More than 107 people were killed and 238 injured Friday after a thunderstorm toppled a heavy construction crane at the Grand Mosque -- Masjid al-Haram -- in Mecca. The crane fell, crashing through the ceiling of the mosque, the largest in the world surrounding the site of the Kaaba, considered Islam's holiest spot.
The thunderstorm began over Mecca at about 4 p.m. local time (9 a.m. ET) on Friday. The crane crashed into the ceiling of mosque just before 6:30 p.m. during prayers, a busy period at the mosque, according to the Saudi Interior Ministry.
The Saudi civil defense agency had reportedly issued extreme weather warning before the fatal incident, which comes about 10 days ahead of the start -- September 21-26 -- of the annual Hajj pilgrimage, a time that hundreds of thousands of Muslims from around the world converge on the city of Mecca in preparation for the Hajj.
Photos uploaded to social media show the huge red crane being struck by lightning before it collapsed into the ceiling of the mosque, over the east side of the complex filled with worshippers, causing death and destruction.
The crane crashed through the ceiling, sending heavy chunks of concrete debris falling down on people below.
Among the 107 dead were nine Indians, 16 Pakistanis, and 15 Iranians.
Photos that emerged on social media after the accident show the chaos inside the mosque. The floor of the mosque was smeared with blood and littered with human bodies as people fled in panic over rubble-strewn floor.
There was a large crater on the floor where the crane collapsed.
Rescue and medical workers, including workers from the Saudi Red Crescent, rushed to the site immediately after the accident. Images uploaded to social media show the emergency workers carrying bodies out of the mosque.
The head of the Saudi civil defense agency confirmed later that all the dead and wounded had been taken to the hospital.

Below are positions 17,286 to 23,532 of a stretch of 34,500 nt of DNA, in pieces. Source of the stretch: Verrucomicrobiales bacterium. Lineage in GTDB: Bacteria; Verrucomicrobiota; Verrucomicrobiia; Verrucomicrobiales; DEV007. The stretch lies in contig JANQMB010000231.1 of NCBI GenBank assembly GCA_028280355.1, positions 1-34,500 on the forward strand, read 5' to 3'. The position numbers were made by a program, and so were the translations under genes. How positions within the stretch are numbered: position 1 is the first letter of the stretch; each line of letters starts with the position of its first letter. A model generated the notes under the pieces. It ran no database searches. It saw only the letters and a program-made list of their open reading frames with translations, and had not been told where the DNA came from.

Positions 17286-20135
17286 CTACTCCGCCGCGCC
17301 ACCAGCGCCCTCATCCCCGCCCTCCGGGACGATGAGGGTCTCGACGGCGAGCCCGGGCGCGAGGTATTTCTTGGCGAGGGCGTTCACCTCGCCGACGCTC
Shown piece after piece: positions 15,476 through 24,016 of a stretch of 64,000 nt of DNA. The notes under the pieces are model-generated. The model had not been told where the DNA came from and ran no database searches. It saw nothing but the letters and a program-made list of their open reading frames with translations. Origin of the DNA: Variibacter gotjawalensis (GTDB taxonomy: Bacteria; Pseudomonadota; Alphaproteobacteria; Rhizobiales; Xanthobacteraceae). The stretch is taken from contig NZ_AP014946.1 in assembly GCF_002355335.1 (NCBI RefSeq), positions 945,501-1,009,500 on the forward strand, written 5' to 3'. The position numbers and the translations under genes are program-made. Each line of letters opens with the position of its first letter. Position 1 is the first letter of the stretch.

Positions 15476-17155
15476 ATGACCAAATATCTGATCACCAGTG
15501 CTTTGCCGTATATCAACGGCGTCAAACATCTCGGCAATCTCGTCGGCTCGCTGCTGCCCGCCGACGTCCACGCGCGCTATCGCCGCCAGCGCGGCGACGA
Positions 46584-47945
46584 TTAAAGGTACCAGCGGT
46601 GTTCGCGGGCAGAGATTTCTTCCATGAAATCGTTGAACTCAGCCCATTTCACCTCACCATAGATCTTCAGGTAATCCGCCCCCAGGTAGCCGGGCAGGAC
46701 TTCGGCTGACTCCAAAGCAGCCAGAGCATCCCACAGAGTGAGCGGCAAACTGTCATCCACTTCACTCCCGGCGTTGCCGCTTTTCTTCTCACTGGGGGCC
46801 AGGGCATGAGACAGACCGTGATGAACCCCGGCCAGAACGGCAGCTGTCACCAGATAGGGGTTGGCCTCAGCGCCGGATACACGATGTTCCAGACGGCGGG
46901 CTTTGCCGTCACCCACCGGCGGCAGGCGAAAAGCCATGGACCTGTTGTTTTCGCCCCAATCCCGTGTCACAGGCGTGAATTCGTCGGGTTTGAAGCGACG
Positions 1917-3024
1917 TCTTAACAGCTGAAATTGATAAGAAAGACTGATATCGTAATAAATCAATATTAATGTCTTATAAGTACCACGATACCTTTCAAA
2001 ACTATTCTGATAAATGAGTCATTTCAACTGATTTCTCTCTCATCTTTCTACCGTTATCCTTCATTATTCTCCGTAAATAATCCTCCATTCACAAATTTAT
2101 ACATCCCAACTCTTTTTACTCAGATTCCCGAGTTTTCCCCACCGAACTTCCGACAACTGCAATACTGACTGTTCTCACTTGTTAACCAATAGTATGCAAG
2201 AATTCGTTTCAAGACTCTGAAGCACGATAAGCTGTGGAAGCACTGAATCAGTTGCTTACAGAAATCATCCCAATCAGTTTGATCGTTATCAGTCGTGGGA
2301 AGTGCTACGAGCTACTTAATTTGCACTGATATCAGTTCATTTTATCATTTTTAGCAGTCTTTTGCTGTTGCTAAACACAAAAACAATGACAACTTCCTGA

Meanwhile, the governor of Mecca, Prince Khaled al-Faisal, has ordered investigations into the cause of the accident. But the authorities have acknowledged it was caused by strong winds amid heavy thunderstorm.
Local media reports indicated that concerns had been raised previously about safety at the site surrounded by multiple heavy construction cranes.
The crane involved in the accident reportedly belongs to a construction company owned by the influential Bin Laden family. The company was involved in a project launched in 2011 by late King Abdullah bin Abdul-Aziz to expand the capacity of the mosque so that it can accommodate up to 2.2 million people.
The Bin Laden Group, founded by Mohammed, the father of Osama Bin Laden, regularly secures contracts for major civil engineering projects in the Saudi Kingdom.
The latest tragedy is yet another in a long history of similar tragedies during the Hajj season in Mecca. The pilgrimage to Mecca -- one of the five pillars of the Islamic faith -- involves one of the largest gatherings of people in the world, thus creating conditions that lead easily to fatal incidents, such as stampedes during popular Hajj rituals.
Other fatal incidents in the past were caused by protests, fires and bomb explosions.
More than 2 million pilgrims are expected to participate in this year's Hajj.
[Images: Getty; Twitter]